Single units displaying similar response types34 or high temporal rate correlation35 have been shown to display positive spike count correlation. Such pairwise correlated variability is thought to reflect direct or indirect synaptic connectivity or a shared common input and has been therefore used as a tool for functional segregation of neuronal populations36,37,38,39. In the visual cortex, such connectivity analysis has revealed that units with similar orientation preference display strong correlations and are functionally connected28,40. In this regard, we hypothesized that a plausible organizational principle for the prefrontal network showing sequential activity could rely on the temporal phase in which neurons were maximally activated. We sorted the CRPs chronologically, and calculated the trial by trial, spike count correlation across pairs of simultaneously recorded neurons (N = 2385 pairs), assigned to the different CRPs. The matrix displayed in Figure 6a depicts the average spike count correlations obtained across the various combinations of units categorized to the five different CRPs. The main diagonal includes all the neuronal pairs, wherein, the constituent units are clustered to the same pattern. This category is referred to as having a temporal distance (t.d.) of zero, or units clustered to the same CRP. Consecutive diagonals below the main diagonal display correlations, obtained from pairs of units classified to temporally separated CRPs (t.d. of one, or two and more refers, respectively, to the first, or the second and the rest of the diagonals below the main diagonal). Interestingly, correlations tend to be higher along the principal diagonal and decrease in successively lateral diagonals (histograms of the correlation coefficients, alongside the number of pairs for each comparison are shown in Supplementary Fig. 5). Specifically, the correlations between pairs of units with similar patterns were significantly stronger (mean rsc (t.d.0) = 0.1051 ± 0.0076 (S.E.M.)) than when the constituent units were from groups which were temporally divergent (mean rsc (t.d.1) = 0.0447 ± 0.0066, mean rsc (t.d.2 and more) = 0.0192 ± 0.0047; t-test (t.d.0 vs t.d.1), t-statistic = 5.93, p = 3.7×10−9; t-test (t.d.0 vs t.d.2 and more), t-statistic = 10.12, p = 1.8 × 10−23; t-test (t.d.1 vs t.d.2 and more), t-statistic = 3.1915, p = 0.0014; Fig. 6). Such a trend was also observed when correlations were computed for individual conditions, PA and FS separately (mean rscPA (t.d.0) = 0.1064 ± 0.0082, mean rscPA (t.d.1) = 0.0439 ± 0.0076, mean rscPA (t.d.2 and more) = 0.0198 ± 0.0051; t-test (t.d.0 vs t.d.1), t-statistic = 5.56, p = 3.2 × 10−8; t-test (t.d.0 vs t.d.2 or more), t-statistic = 9.42, p = 1.3 × 10−20; t-test (t.d.1 vs t.d.2 and more), t-statistic = 2.71, p = 0.0067; mean rscFS (t.d.0) = 0.1061 ± 0.0079, mean rscFS (t.d.1) = 0.0446 ± 0.0069, mean rscFS (t.d.2 and more) = 0.0193 ± 0.0053; t-test (t.d.0 vs t.d.1), t-statistic = 5.82, p = 7 × 10-9; t-test (t.d.0 vs t.d.2 and more), t-statistic = 9.4, p = 8.1 × 10−21; t-test (t.d.1 vs t.d.2 and more), t-statistic = 2.9, p = 0.0037; Fig. 7). Moreover, no significant difference was observed when the correlations obtained in PA were compared with FS at respective temporal distances (for all three t.d. (0, 1, and 2 and more) comparisons, t-test, p > 0.05), thus suggesting that the structure of functional connectivity is preserved irrespective of whether the visual input is monocular or binocular and involves perceptual suppression.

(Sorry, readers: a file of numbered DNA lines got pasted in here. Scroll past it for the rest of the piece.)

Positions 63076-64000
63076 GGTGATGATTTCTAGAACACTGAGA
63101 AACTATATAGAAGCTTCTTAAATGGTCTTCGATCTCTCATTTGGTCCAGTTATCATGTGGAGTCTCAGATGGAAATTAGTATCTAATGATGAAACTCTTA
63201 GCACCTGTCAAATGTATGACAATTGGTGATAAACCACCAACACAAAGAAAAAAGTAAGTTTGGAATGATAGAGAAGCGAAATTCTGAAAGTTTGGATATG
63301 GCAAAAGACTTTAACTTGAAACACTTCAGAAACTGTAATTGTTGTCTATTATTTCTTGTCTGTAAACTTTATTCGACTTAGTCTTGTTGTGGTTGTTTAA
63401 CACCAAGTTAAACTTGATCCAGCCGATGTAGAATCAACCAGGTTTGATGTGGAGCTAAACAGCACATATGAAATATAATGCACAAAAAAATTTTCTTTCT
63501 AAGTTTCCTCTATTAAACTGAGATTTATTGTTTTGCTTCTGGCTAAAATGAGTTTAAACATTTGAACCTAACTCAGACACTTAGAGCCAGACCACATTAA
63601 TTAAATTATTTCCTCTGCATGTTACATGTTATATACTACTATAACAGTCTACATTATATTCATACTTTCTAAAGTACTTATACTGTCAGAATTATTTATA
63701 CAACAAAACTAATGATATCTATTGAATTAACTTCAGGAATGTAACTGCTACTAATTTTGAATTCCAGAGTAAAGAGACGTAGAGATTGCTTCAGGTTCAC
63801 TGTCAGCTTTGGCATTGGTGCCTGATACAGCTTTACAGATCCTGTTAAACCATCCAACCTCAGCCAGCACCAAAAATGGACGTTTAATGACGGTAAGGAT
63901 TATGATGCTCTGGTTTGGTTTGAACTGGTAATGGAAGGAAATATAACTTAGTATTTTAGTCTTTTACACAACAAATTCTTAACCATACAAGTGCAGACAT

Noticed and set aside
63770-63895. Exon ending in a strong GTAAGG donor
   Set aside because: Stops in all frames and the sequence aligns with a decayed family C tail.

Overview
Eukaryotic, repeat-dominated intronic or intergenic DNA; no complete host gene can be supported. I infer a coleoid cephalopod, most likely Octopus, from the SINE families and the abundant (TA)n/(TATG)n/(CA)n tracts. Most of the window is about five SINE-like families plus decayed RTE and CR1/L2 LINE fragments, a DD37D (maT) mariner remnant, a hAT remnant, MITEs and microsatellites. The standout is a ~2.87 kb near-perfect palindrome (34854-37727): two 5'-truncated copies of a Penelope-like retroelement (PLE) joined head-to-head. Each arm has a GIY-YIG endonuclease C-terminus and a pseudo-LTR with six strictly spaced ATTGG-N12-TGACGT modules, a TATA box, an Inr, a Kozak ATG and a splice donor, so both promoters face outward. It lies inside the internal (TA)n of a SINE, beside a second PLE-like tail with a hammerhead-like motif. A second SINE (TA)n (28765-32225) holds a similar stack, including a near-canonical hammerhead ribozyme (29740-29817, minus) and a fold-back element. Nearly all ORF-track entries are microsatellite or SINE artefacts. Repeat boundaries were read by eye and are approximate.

A previous study utilized a cross correlation analysis between pairs of neurons activated during different task epochs, which indicated that synaptic inhibition might play a role in mediating temporal information flow in the prefrontal cortex41. Since the area under the cross correlation curve is related to spike count correlation, we aimed at elucidating plausible excitatory and inhibitory interactions among neurons categorized to different CRPs by separating positive from negative noise correlations (Fig. 6c), respectively28,42. The positive correlations exhibited a trend very similar to the average correlation in that they displayed progressive decorrelation as a function of temporal distance (mean rsc-pos (t.d.0) = 0.1789 ± 0.0081, mean rsc-pos (t.d.1) = 0.1347 ± 0.0071, mean rsc-pos (t.d.2 and more) = 0.1115 ± 0.0052; t-test (t.d.0 vs t.d.1), t-statistic = 3.96, p = 8 × 10−5; t-test (t.d.0 vs t.d.2 and more), t-statistic = 7.18, p = 1.2 × 10−12; t-test (t.d.1 vs t.d.2 and more), t-statistic = 2.66, p = 0.0078). Surprisingly, the negative correlations were uniformly distributed across temporal distance (mean rsc-neg (t.d.0) = −0.0812 ± 0.0073, mean rsc-neg (t.d.1) = −0.0905 ± 0.0062, mean rsc-neg (t.d.2 or more) = −0.0935 ± 0.0046; t-test (t.d.0 vs t.d.1), t-statistic = 0.97, p = 0.3284; t-test (t.d.0 vs t.d.2 and more), t-statistic = 1.43, p = 0.1510; t-test (t.d.1 vs t.d.2 and more), t-statistic = 0.38, p = 0.7007). This correlation structure and the differences between positive and negative correlations (also see Supplementary Fig. 6) are reminiscent of recent results for sensory tuned neurons in the primary visual cortex28, suggesting that a similar structure of functional connectivity is relevant in neuronal populations encoding more abstract properties, like task phase in the LPFC. We should mention that the normalization of spike counts across trials, which is used to compute noise correlations removes the effect of mean neuronal responses. Furthermore, using the sum of spike counts across the total trial duration removes any contribution of temporal covariation.